Missed diplomatic opportunities

The crisis the Foreign Ministry is experiencing is a real blow to Israel’s security.

Israeli Prime Minister Benjamin Netanyahu writes a message in the visitor's book as his wife Sara and his Indian counterpart Narendra Modi look on during their visit to Gandhi Ashram in Ahmedabad, India, January 17, 2018.  (photo credit: REUTERS/AMIT DAVE)
Israeli Prime Minister Benjamin Netanyahu writes a message in the visitor's book as his wife Sara and his Indian counterpart Narendra Modi look on during their visit to Gandhi Ashram in Ahmedabad, India, January 17, 2018.
(photo credit: REUTERS/AMIT DAVE)
The cabinet’s discussions on the 2019 state budget ended last Friday morning, and only four ministers were present to vote in favor of the proposal. This is very significant. The cutbacks to which Prime Minister Netanyahu gave his consent include plans to close seven of Israel’s diplomatic missions, which will lower the number of embassies, consulates and missions from 103 to 96.
A few hours later, the prime minister could already be seen at Ben-Gurion Airport preparing for his important trip to India, where he was filmed celebrating a few days later. Netanyahu views Israel’s relationship with India as a great political achievement. That’s swell, but he is forgetting that political achievements do not grow on coconut trees, nor can they be found inside chocolate Kinder eggs. Rather, they are the result of both covert and overt diplomatic activity that is carried out over a long period by professional diplomats. Who will do this important work now?
At a meeting of the Lobby for Strengthening Israel’s Foreign Relations that I convened a few days ago at the Knesset, all of the participants – MKs, past and current diplomats, academicians and members of Mitvim – The Israeli Institute for Regional Foreign Policies – voiced the obvious: no country can exist without a foreign relations network, and no foreign relations network can exist without its most essential component – diplomacy.
This emergency session was convened to discuss the Finance Ministry’s far-reaching plan to reduce the number of Israeli diplomatic missions around the world by 22, and to cut the Foreign Ministry budget by NIS 176 million. This daring plan was the perfect ruse to make us feel incredibly relieved that, in the end, only seven missions would be closed. But these closures are still being carried out with the same stupidity, ignorance and lack of understanding of how world affairs are conducted.
Not only should the Foreign Ministry budget not be cut, it should be expanded. For example, our hesitant contacts with African countries, which together have 54 votes in the UN, could be strengthened dramatically if Israel were to expand the budget for Mashav, the Foreign Ministry’s Agency for International Development Cooperation, which currently stands at NIS 30m.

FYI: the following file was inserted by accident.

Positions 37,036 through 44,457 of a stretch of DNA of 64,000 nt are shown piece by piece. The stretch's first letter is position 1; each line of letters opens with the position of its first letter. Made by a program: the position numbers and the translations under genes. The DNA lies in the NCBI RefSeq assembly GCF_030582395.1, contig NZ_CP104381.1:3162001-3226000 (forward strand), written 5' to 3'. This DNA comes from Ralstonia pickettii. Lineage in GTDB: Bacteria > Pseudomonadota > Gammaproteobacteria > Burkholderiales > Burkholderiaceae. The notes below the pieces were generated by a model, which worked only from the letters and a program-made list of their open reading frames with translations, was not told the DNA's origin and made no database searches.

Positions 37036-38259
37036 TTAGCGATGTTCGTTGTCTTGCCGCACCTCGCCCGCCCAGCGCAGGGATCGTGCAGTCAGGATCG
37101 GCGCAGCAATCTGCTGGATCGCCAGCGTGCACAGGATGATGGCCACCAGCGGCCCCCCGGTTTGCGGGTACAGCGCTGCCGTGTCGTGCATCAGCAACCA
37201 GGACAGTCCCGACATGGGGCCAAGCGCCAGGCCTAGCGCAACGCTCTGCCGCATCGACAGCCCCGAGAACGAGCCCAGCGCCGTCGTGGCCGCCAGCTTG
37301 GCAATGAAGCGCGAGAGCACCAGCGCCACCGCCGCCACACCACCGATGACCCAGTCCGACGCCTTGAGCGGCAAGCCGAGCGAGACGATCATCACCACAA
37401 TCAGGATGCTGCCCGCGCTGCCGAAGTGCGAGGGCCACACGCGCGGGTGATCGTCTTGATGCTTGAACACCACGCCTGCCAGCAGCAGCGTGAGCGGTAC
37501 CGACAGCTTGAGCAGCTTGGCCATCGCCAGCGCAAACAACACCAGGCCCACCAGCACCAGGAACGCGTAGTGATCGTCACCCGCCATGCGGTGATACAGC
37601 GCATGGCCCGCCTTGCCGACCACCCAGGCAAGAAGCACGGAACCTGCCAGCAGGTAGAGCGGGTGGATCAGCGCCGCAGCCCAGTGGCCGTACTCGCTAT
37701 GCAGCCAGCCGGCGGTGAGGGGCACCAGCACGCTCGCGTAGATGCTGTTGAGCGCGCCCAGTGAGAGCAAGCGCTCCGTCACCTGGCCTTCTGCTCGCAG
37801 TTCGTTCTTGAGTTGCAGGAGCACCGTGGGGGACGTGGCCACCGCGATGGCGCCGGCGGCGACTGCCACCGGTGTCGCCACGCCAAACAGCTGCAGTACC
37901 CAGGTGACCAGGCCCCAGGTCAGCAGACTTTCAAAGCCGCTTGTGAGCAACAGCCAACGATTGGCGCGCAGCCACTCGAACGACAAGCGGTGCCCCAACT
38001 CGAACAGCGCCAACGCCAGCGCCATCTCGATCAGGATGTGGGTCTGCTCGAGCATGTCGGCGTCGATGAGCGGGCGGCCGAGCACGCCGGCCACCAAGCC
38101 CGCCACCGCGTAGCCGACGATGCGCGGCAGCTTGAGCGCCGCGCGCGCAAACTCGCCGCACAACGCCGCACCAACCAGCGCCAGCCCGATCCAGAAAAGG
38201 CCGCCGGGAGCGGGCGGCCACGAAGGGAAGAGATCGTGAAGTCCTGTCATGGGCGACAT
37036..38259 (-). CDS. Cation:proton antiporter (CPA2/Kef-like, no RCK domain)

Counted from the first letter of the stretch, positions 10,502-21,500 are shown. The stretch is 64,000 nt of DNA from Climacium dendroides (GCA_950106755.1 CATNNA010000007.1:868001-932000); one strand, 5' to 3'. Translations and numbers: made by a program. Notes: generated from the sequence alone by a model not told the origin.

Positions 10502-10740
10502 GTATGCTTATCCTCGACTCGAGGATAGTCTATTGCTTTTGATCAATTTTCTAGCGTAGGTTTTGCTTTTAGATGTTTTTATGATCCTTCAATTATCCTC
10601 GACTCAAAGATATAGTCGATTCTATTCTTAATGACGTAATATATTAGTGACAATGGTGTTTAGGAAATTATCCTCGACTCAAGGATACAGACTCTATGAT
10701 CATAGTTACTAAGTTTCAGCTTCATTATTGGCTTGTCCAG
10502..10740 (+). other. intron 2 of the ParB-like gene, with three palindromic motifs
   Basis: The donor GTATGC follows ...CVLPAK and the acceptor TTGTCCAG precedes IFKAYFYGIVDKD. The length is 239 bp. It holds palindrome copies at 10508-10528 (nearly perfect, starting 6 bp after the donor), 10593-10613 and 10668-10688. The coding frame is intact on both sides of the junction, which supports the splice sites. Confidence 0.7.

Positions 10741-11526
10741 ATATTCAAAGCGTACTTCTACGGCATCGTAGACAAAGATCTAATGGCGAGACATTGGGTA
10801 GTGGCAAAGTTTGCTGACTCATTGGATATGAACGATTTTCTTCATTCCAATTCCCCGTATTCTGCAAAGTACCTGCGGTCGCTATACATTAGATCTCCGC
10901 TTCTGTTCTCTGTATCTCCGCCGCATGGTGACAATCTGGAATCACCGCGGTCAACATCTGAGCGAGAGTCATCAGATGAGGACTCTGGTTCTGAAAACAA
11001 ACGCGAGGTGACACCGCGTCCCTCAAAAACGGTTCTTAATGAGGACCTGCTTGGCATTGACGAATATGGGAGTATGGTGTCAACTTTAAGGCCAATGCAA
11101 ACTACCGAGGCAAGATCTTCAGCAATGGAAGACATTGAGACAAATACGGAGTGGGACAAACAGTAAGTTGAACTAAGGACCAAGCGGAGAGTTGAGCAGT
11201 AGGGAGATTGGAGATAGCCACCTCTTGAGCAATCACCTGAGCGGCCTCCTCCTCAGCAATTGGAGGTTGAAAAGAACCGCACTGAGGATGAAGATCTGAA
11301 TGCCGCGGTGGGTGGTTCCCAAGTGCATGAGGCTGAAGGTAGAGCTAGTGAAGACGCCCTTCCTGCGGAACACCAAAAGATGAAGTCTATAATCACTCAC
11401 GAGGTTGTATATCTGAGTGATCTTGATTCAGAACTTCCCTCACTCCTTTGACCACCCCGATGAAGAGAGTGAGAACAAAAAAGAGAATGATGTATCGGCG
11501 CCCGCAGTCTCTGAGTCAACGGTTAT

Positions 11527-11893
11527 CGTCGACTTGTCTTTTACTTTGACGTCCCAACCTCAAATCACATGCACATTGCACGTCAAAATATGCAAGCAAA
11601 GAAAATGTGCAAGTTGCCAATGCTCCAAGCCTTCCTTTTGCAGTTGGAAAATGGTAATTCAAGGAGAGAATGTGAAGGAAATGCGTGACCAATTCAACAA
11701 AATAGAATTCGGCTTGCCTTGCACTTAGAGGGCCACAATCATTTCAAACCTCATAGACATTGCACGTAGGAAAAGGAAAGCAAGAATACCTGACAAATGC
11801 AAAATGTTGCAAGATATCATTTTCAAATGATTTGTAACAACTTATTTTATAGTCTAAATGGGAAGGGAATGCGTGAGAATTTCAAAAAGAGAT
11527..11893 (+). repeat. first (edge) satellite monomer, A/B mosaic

By the way, for the sake of comparison, Israel’s 103 missions are dwarfed by the Arab League and Iran’s missions, which total 1,941. How can we be expected to find friends now with even fewer resources?
FOR SOME TIME now, diplomacy has not been made up of political connections alone. It is a mixture of economics, social connections, and cultural and sports activity. We must not forget that exports account for 50% of production in Israel. This is important, is it not? Who will struggle to convince dockworkers abroad to unload cargo from Israeli ships? Who will challenge supermarket chains when they bow under pressure to not stock Israeli items? Who will navigate the halls of foreign governments in an effort to promote trade agreements that are favorable to Israel?
The average Israeli, a factory worker for example, does not make any connection between the products he’s manufacturing and where they’re being distributed and sold. From his point of view it’s a straight line. But in reality, the process that culminates in getting a product up on a shelf requires navigating many dangerous curves and resources to battle the BDS campaign and other boycotts of Israeli products. There are confrontations every step of the way: in shops, at ports, in shipping companies, and even with ambassadors and attachés. Suddenly, the assembly line worker understands that nobody’s willing to buy Israeli products. And if there aren’t any buyers, then there won’t be any selling, and that worker’s not going to have any money to bring home at the end of the month. It’s that simple.
True, the diplomatic world has changed immensely, and no longer operates along classic principles from the 17th and 18th centuries. At the beginning of the 21st century, new dimensions were added to traditional diplomacy, mainly due to technological advances. Traditional diplomacy was measured by relations between countries, whereas modern diplomacy is based on relationships between nations and between individuals. Diplomacy has not, however, been emptied of its basic tenets, only added new layers on top. We would be shortsighted to believe that meetings that take place on FaceTime or Skype could ever be a true substitute for a face-to-face discussion, which has always been the flesh and blood of diplomacy.